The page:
"We have a fondness for the people of West Bengal"
Tata Group Chairman Ratan Tata indicated here on Tuesday that the group is not comfortable about making fresh investments in West Bengal till the circumstances become more conducive. “New investments will come when opportunities arise,” he said, adding that while at present there are no fresh investment plans, the group does not have anything “negative” against the State.
On the issue of returning land at Singur he said that allocation (return) of land should not be done till the court decides on the matter. He was also unwilling to comment on the issue of an out-of-court settlement.
Mr. Tata, who was here for the annual general meeting of Tata Global Beverages (erstwhile Tata Tea), also met Governor M. K. Narayanan for nearly an hour-and-a-half.
Replying to a query raised by a shareholder at the AGM he said: “In many ways we have a fondness for the people of West Bengal and that feeling still exists. But there is a need for us to satisfy ourselves that there is no hostility towards us and when we feel that way… we will undoubtedly, like anywhere else, invest in the State.”
He said it was out of a feeling for West Bengal that the Tatas had planned the Nano project here to increase the group's investment in the State. “We did that…. due to the fact the industry have ignored investing in this part of the country. That is why we invested here.”
Pointing out that the Tatas have several investments in West Bengal – through Tata Steel, TCS and the hotel business -- he said new investments would come when opportunities arise.
Referring to the Rs. 300-crore investment made in the recently-inaugurated cancer hospital, Mr. Tata said: “That investment was a reflection of the affection for the people of West Bengal. It will also save lives in West Bengal and in the region. It will bring doctors to work in the cancer research centre here. We wanted to bring Calcutta in the limelight in terms of cancer research.”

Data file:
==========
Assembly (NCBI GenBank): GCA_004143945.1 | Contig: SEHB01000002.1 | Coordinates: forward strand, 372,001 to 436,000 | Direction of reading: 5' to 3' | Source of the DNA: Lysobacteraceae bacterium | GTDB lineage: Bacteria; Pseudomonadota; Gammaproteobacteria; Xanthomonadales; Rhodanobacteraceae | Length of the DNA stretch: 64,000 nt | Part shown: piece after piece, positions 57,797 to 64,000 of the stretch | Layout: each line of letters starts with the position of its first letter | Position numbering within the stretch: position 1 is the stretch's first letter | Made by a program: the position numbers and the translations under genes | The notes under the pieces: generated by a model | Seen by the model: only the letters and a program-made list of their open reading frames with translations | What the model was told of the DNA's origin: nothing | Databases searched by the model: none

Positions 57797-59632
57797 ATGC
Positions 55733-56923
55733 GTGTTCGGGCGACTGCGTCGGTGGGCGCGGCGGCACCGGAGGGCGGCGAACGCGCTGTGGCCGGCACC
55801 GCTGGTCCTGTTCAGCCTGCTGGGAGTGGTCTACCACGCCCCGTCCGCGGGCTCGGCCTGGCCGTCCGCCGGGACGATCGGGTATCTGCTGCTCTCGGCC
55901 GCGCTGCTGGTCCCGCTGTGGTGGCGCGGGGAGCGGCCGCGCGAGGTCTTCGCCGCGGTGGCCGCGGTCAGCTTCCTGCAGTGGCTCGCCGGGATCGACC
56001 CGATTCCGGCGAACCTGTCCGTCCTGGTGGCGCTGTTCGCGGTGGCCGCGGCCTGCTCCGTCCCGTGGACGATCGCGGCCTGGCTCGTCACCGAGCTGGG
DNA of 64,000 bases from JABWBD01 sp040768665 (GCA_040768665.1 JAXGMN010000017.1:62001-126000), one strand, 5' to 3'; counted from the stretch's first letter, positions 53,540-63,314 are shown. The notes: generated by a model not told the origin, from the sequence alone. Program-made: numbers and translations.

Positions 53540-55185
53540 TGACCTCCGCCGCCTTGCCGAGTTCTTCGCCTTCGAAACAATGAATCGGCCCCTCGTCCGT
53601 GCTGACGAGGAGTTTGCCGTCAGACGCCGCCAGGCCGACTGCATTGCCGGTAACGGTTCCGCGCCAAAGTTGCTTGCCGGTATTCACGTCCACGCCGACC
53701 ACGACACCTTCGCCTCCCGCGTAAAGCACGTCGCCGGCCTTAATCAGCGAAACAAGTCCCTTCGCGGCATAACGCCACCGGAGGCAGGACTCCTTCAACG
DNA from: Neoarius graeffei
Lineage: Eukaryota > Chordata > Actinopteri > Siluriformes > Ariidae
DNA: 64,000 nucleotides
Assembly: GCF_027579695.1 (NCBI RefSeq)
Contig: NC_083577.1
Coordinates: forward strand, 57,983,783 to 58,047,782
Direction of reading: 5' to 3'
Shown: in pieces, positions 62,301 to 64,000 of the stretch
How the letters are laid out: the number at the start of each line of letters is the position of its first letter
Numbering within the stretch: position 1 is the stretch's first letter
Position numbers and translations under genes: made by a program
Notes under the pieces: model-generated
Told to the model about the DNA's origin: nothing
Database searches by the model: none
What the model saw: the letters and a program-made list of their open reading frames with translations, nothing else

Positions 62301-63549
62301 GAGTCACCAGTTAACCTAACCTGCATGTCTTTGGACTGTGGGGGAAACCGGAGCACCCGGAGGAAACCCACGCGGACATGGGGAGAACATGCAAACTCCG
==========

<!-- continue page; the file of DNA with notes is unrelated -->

On the aborted Singur project, the Tata Group chief said the group was very keen to set up the project and it would have created 8,000 jobs in and around the region. “I think it was good for the State and we would not have exploited people who did not want to wish to participate in the project.”
On the issue of land return, he said the land does not belong to the Tatas; it was leased from the government of the day which happened to be a different government. “A legal government gave us the land.” Reacting to a suggestion from a shareholder that the Tatas could perhaps talk directly with the Singur farmers, Mr Tata said: “There is no question of talking to the farmers directly. The lease was between the government and the farmers, not with us. We are not the owners of the land -- only lessees.”